French Grammar For Dummies
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If you’d like a little bit of sugar in your coffee, obviously you can’t use French numbers. Expressions of quantity in French (including those related to food) are just what you need.

How to use specific French expressions of quantities

You use an expression of quantity to express a quantity that’s less specific than a number and yet a bit more specific than a partitive article like du (some). Most expressions of quantity end with de (of), but quelques (several/a few), plusieurs (several), and aucun/aucune (none) don’t. Here’s a list of common expressions of quantity:

  • assez de (enough of)

  • beaucoup de (a lot of/many)

  • combien de (how much/how many)

  • la plupart de (most of)

  • moins de (more/less of)

  • ne . . . plus de (not any more of)

  • peu de (little of)

  • plus de (more of)

  • plusieurs (several)

  • quelques (several/some/a few)

  • trop de (too much of)

  • un peu de (a little bit of)

Here are some examples of these expressions in action:

Il y a beaucoup d’emissions intéressantes ce soir. (There are many interesting programs on tonight.)
Dépêche-toi! Nous avons peu de temps. (Hurry! We have little time.)
Ils ont plusieurs enfants. (They have several children.)

Food-related French expressions of quantities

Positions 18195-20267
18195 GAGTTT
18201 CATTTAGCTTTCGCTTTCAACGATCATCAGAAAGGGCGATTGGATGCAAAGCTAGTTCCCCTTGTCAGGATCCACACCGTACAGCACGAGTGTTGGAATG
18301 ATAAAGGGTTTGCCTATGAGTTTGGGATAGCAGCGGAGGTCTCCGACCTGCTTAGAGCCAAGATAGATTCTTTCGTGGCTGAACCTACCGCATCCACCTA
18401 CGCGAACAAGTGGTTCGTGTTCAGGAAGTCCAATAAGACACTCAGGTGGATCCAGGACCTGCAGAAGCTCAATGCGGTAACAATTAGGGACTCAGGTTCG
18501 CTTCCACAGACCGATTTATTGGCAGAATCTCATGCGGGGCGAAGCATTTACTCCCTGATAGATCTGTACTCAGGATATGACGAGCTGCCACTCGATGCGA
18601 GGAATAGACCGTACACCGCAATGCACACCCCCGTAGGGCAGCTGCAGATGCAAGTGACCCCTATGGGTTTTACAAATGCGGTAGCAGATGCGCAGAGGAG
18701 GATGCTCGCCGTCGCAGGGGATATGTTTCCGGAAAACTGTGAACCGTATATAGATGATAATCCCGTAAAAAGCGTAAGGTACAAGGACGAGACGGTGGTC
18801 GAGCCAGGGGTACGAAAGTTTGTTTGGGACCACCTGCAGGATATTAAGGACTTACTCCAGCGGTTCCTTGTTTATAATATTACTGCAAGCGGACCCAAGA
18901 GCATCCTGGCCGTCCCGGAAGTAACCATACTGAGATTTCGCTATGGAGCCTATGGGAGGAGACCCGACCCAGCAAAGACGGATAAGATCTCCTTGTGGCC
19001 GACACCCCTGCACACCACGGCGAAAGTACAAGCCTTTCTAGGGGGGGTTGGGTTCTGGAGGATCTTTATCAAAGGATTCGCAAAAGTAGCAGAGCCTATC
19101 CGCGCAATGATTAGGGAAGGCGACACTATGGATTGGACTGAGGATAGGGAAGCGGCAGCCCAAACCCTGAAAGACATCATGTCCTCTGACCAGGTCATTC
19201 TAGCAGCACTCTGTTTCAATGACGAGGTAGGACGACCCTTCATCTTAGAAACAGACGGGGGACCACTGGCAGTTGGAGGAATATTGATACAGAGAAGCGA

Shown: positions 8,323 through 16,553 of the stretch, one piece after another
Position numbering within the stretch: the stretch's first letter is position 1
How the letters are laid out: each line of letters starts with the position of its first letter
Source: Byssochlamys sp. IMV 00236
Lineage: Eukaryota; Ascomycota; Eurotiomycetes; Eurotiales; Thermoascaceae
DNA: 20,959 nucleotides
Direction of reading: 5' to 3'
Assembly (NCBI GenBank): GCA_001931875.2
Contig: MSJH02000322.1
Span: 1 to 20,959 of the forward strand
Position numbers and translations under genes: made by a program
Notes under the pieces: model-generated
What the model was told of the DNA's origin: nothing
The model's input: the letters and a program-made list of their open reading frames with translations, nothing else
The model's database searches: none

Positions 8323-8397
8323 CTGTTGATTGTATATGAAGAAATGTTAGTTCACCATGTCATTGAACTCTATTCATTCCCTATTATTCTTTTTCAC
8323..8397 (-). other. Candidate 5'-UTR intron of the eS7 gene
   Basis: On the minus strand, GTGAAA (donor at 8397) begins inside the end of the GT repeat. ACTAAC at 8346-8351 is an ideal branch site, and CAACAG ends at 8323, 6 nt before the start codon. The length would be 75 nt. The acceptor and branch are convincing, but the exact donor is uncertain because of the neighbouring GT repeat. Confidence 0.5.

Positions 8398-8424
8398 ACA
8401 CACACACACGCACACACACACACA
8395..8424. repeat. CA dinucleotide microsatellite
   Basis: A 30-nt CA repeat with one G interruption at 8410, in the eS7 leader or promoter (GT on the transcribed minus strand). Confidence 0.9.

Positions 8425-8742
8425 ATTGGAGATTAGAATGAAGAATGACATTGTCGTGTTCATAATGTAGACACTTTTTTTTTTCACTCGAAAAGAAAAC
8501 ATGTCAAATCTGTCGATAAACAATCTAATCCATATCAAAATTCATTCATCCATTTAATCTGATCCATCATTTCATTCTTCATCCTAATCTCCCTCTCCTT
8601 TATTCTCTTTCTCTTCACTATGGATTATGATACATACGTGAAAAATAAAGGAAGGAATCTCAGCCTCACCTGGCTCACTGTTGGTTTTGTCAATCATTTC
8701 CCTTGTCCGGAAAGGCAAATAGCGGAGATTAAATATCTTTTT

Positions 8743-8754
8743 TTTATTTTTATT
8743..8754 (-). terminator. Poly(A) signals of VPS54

Would you like a slice of pie? Or a platter of oysters, with a glass of wine? The following list gives you all the words you need for ordering in a French restaurant, making a list of groceries, or even reading a French recipe.

  • une bouteille de (a bottle of)

  • un verre de (a glass of)

  • un litre de (a liter of; liquids only)

  • un quart de (a quarter liter of)

  • une tasse de (a cup of)

  • une douzaine de (a dozen of)

  • une boîte de (a box/can of)

  • un paquet de (a bag of/packet of)

  • un pot de (a jar of)

  • un morceau de (a piece of)

  • une tranche de (a slice of)

  • une cannette de (a can; drinks only)

  • un kilo de (a kilo of)

  • une assiette de (a plate of)

  • une tablette de chocolat (a bar of chocolate)

  • un plat de (a dish/platter of)

About This Article

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About the book author:

Véronique Mazet has a doctorate in French from the University of Texas at Austin and is the author of two successful grammar books. She currently teaches French at Austin Community College in Austin, Texas.

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